That particular skill will also likely be seen on special teams. Special teams coordinator Brian Polian has hoped for more options on his coverage and return units. Canteen was not around the team in the spring to aid in that regard — he only graduated from Michigan in April, despite the February transfer announcement — but this fall could earn some notice by shining on Polian’s coverage units.

DOWN THE ROAD
Canteen is not the typical graduate transfer. He joins the Irish with two years of eligibility remaining. Nonetheless, handing him a scholarship is a low-risk, high-reward situation for Notre Dame. If he does not pan out, the scholarship was not going to be used in 2017 anyway, so at most one year of one scholarship is frivoled away in 2018. If he does, however, find a role in the Irish offense, suddenly a weapon was added late in the process.

Notre Dame’s receivers are a young group, both in experience and in eligibility. Any playing time Canteen finds will be hard-earned, but that was clear to all parties before he made his February decision.


2017’s Notre Dame 99-to-2
Friday at 4: Goodbye A-to-Z, hello 99-to-2 (May 12)
No. 99: Jerry Tillery, defensive tackle
No. 98: Andrew Trumbetti, defensive end
No. 97: Micah Dew-Treadway, defensive tackle
No. 96: Pete Mokwuah, defensive tackle
No. 95: Myron Tagovailoa-Amosa, defensive tackle (originally theorized as No. 92)
No. 94: Darnell Ewell, defensive tackle (originally theorized as No. 95)
No. 93: Jay Hayes, defensive end
No. 92: Jonathon MacCollister; defensive end (originally theorized as No. 46)
No. 91: Ade Ogundeji, defensive end
No. 89: Brock Wright, tight end
No. 88: Javon McKinley, receiver
No. 87: Michael Young, receiver (originally theorized as No. 84)
No. 86: Alizé Mack, tight end
No. 85: Tyler Newsome, punter
No. 84: Cole Kmet, tight end (originally theorized as No. 90)
No. 83: Chase Claypool, receiver
No. 82: Nic Weishar, tight end
No. 81: Miles Boykin, receiver
No. 80: Durham Smythe, tight end
No. 78: Tommy Kraemer, right tackle
No. 77: Brandon Tiassum, defensive tackle
No. 76: Dillan Gibbons, offensive lineman (originally theorized as No. 65)
No. 75: Josh Lugg, offensive tackle (originally theorized as No. 73)
No. 75: Daniel Cage, defensive tackle
No. 74: Liam Eichenberg, right tackle
No. 72: Robert Hainsey, offensive tackle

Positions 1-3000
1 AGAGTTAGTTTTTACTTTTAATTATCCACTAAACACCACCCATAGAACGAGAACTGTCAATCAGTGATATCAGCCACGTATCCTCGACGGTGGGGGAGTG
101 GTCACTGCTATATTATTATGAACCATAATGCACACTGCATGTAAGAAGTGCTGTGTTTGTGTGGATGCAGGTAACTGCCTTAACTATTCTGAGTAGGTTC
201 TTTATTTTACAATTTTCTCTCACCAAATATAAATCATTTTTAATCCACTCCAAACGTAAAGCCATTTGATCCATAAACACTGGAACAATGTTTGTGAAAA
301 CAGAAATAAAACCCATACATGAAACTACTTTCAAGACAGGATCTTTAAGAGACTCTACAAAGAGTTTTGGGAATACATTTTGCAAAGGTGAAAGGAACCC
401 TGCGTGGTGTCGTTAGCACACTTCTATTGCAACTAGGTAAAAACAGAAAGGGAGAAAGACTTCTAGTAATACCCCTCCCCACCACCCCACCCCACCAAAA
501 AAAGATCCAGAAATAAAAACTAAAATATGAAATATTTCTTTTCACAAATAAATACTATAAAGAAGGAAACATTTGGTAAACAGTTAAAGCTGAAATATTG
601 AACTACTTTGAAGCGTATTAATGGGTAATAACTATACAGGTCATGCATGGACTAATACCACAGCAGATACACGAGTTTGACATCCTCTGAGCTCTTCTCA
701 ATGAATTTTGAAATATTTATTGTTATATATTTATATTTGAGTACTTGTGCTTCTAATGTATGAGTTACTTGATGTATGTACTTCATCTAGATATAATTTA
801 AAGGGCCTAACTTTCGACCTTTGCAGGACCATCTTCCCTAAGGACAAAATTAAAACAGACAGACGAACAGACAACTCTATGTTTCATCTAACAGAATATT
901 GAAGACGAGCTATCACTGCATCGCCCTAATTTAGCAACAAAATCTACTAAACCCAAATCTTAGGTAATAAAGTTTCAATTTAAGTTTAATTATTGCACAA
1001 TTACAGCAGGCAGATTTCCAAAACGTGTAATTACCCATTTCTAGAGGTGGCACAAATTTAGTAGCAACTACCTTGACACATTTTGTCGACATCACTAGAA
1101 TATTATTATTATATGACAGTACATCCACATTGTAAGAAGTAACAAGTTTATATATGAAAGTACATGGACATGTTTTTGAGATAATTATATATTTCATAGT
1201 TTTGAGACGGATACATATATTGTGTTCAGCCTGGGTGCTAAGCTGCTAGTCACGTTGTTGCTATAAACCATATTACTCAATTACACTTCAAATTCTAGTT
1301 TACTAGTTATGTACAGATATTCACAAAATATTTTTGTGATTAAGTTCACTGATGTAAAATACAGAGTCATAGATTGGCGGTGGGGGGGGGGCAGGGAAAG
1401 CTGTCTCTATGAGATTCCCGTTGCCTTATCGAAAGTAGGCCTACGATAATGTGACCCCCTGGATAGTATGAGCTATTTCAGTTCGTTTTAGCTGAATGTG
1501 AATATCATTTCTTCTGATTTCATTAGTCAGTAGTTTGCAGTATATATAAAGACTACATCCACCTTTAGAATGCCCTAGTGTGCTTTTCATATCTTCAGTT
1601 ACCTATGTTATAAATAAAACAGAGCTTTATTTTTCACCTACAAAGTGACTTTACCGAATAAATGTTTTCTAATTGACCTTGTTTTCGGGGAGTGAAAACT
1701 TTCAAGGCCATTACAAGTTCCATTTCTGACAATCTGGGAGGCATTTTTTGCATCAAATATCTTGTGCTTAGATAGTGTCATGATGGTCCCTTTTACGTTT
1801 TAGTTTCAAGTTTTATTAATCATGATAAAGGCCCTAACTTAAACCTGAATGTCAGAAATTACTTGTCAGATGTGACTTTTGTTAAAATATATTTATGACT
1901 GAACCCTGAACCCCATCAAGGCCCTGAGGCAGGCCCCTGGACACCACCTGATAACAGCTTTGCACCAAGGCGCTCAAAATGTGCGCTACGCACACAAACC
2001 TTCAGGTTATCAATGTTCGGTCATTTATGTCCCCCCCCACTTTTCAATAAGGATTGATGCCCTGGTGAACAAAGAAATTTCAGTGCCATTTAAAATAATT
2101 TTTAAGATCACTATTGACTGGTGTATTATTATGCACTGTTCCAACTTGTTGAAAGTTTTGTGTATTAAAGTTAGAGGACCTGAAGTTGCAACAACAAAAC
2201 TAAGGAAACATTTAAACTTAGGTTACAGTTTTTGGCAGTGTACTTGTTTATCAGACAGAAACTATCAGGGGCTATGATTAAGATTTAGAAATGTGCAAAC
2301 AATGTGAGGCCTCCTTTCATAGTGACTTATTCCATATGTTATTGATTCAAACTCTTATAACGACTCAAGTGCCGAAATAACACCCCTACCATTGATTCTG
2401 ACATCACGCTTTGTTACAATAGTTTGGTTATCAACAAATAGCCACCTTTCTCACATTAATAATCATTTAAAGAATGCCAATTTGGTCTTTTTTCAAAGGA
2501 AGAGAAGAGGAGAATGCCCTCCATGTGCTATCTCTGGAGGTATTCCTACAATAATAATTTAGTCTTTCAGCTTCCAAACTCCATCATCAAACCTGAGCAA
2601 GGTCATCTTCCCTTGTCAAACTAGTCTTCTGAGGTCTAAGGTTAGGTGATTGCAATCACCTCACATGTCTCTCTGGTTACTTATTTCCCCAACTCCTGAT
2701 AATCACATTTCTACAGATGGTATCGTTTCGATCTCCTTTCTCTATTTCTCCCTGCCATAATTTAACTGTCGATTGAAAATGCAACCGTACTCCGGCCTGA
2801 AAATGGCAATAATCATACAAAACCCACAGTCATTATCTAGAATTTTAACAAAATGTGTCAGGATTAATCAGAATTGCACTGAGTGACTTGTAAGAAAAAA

No. 71: Alex Bars, offensive lineman
No. 70: Hunter Bivin, offensive lineman
No. 69: Aaron Banks, offensive lineman
No. 68: Mike McGlinchey, left tackle
No. 67: Jimmy Byrne, offensive lineman
No. 58: Elijah Taylor, defensive tackle
No. 57: Trevor Ruhland, offensive lineman
No. 56: Quenton Nelson, left guard
No. 55: Jonathan Bonner, defensive lineman
No. 54: John Shannon, long snapper
No. 53: Sam Mustipher, center
No. 53: Khalid Kareem, defensive lineman
No. 48: Greer Martini, inside linebacker
No. 47: Kofi Wardlow, defensive end
No. 45: Jonathan Jones, inside linebacker
No. 44: Jamir Jones, linebacker/defensive lineman
No. 42: Julian Okwara, defensive end
No. 41: Kurt Hinish, defensive tackle (originally theorized as No. 94)
No. 40: Drew White, linebacker
No. 39: Jonathan Doerer, kicker (originally theorized as No. 52)
No. 38: Deon McIntosh, running back/receiver
No. 35: David Adams, linebacker
No. 34: Tony Jones, Jr., running back
No. 33: Josh Adams, running back
No. 32: D.J. Morgan, safety
No. 30: Jeremiah Owusu-Koramoah, rover
No. 29: Kevin Stepherson, receiver
No. 28: Nicco Fertitta, safety
No. 27: Julian Love, cornerback
No. 26: Ashton White, safety
No. 25: Jafar Armstrong, receiver (originally theorized as No. 87)
No. 24: Nick Coleman, safety
No. 23: Drue Tranquill, rover
No. 22: Asmar Bilal, rover
No. 21: Jalen Elliott, safety
No. 19: Justin Yoon, kicker
No. 18: Troy Pride, cornerback
No. 17: Isaiah Robertson, safety
No. 16: Cameron Smith, receiver
No. 15: C.J. Holmes, running back
No. 14: Devin Studstill, safety
No. 13: Avery Davis, quarterback
No. 13: Jordan Genmark Heath, safety
No. 12: Ian Book, quarterback
No. 12: Alohi Gilman, safety

TRANSFERS
No. 66: Tristen Hoge, offensive lineman, transfers to BYU
No. 50: Parker Boudreaux, offensive lineman
No. 30: Josh Barajas, linebacker, to transfer to Illinois State

INJURIES
No. 13: Tyler Luatua, tight end, career ended by medical hardship